A few weeks back I wrote an article about how the US economy is teetering precariously, on the brink of imminent collapse. That was written based on my realization that lots of hard goods manufacturers were doing everything they could, to move product, to keep from laying of employees, even if that meant putting off getting paid for the product until after it’s already depreciated away to nothing. I also pointed out that the subprime lending crisis was part and parcel with this, by trying to stimulate the housing market, to prevent recession, starting in 2000.
Just this morning, I ran across a chart that shows the underlying movement of the value of the dollar, compared to the rest of the economies of the world. The chart shows that the dollar is at an all time low, compared to 1973 dollar. In a future article, I’ll do some analysis on world events and how their effects are shown on the chart, but for now, we need to concentrate on the portion of the chart covering roughly 2000 through 2007, and as you can see, the value of the dollar built against our trading partners currencies, starting about the time that the decision was made to pump up the housing market (aka, the subprime mortgage scandal begins), but as you can see, that growth was short lived, and started falling away around the middle of 2002. The fall increased, and by 2005 we were solidly below not only the 1973 baseline, but even below 90% of that baseline. The fall slowed in 2006, but has come back full force, and is plummetting towards the 70% level.
Which brings us to the second side of this story. Gas prices are soaring, but that’s actually symptomatic of the fact that the dollar is falling. Locally I’ve watched gas prices at the pump rise from around $2.70, to today’s $3.09, which is a 13% change in price. If the plummeting dollar continues to fall, I predict that we could see pump prices nearing $4.00 per gallon by Christmas.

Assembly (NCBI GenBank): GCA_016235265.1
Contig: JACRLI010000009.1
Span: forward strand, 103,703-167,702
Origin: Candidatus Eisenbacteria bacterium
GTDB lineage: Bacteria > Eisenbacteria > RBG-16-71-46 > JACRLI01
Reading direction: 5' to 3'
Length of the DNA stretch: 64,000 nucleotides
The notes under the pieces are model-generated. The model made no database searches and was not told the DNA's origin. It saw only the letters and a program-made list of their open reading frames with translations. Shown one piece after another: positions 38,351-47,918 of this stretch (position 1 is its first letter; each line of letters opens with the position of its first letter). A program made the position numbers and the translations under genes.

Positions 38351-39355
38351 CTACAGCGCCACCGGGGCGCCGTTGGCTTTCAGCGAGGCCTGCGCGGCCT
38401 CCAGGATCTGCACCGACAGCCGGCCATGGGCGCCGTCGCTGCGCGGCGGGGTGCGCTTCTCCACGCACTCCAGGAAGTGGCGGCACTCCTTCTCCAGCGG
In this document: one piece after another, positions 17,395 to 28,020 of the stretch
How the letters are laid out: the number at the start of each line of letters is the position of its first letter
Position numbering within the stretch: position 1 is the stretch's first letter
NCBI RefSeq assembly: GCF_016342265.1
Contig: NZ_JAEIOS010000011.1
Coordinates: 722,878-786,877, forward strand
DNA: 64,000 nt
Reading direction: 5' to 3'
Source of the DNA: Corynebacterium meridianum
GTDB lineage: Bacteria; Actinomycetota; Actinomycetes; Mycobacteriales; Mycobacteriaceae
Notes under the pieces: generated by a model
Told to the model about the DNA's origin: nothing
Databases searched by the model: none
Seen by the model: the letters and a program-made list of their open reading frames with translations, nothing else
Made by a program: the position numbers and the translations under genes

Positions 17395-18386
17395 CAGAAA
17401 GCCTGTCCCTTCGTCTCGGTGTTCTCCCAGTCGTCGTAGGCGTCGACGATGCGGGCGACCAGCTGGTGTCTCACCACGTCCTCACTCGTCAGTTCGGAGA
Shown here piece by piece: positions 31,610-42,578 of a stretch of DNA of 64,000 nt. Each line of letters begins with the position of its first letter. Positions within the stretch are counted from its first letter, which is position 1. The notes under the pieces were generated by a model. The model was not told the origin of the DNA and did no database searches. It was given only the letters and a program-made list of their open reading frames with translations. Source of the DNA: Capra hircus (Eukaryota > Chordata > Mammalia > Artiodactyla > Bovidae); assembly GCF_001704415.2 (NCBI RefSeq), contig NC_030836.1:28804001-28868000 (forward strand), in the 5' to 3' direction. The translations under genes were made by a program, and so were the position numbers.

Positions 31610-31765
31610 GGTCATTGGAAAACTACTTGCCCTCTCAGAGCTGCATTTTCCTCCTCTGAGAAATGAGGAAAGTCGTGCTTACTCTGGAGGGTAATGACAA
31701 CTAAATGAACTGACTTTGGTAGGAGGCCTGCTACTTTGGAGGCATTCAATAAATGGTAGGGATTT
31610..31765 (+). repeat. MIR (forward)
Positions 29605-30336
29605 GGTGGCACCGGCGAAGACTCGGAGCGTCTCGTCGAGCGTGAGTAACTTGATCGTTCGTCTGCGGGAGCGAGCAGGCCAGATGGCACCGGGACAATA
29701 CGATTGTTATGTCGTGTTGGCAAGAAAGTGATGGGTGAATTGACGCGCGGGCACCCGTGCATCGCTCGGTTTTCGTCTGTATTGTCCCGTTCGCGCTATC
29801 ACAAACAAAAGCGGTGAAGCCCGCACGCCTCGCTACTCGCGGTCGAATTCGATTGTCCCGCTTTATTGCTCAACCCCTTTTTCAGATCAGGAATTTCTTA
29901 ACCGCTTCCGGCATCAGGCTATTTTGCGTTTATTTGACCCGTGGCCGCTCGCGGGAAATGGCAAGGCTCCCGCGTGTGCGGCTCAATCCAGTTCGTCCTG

If this is hard to believe, it’s important to remember that the dollar is not a constant, it’s constantly in flux against other currencies, and looking at currency price ratios since January of this year, there’s a definite downward trend. In January, the US dollar was $1.19 Canadian, and as of today, that’s fallen to $0.93 Canadian. For the first time in years, the Canadian dollar is worth more than the US dollar. The same effect is seen against the Euro, and the British pound, indicating that this is a widespread issue.
Once again, this comes down to the fact that the global float is moving away from the dollar, and as more and more of the global float (the money that’s in constant motion, as a part of international trade) moves away from the dollar, the faster the dollar will plummet. This is the major damage caused by the global subprime mortgage crisis.
One of the interesting things that I saw in the news, was the brief auto worker’s strike, and the concessions that were agreed upon, which for the most part, transfered health care, and retirement costs from the automakers, to the unions. A few days after the strike was resolved, and the new contracts were issued, automakers have started laying off auto workers, because, now they have been able to shift some of those costs AWAY from the automaker’s bottom lines.
Expect to see the economy slow down even further, expect to start seeing layoffs, and higher prices across the board, and above all, I strongly recommend preparing for significant economic distress.
I’m the root @ All That’s Evil, but you can call me ‘Cookie’.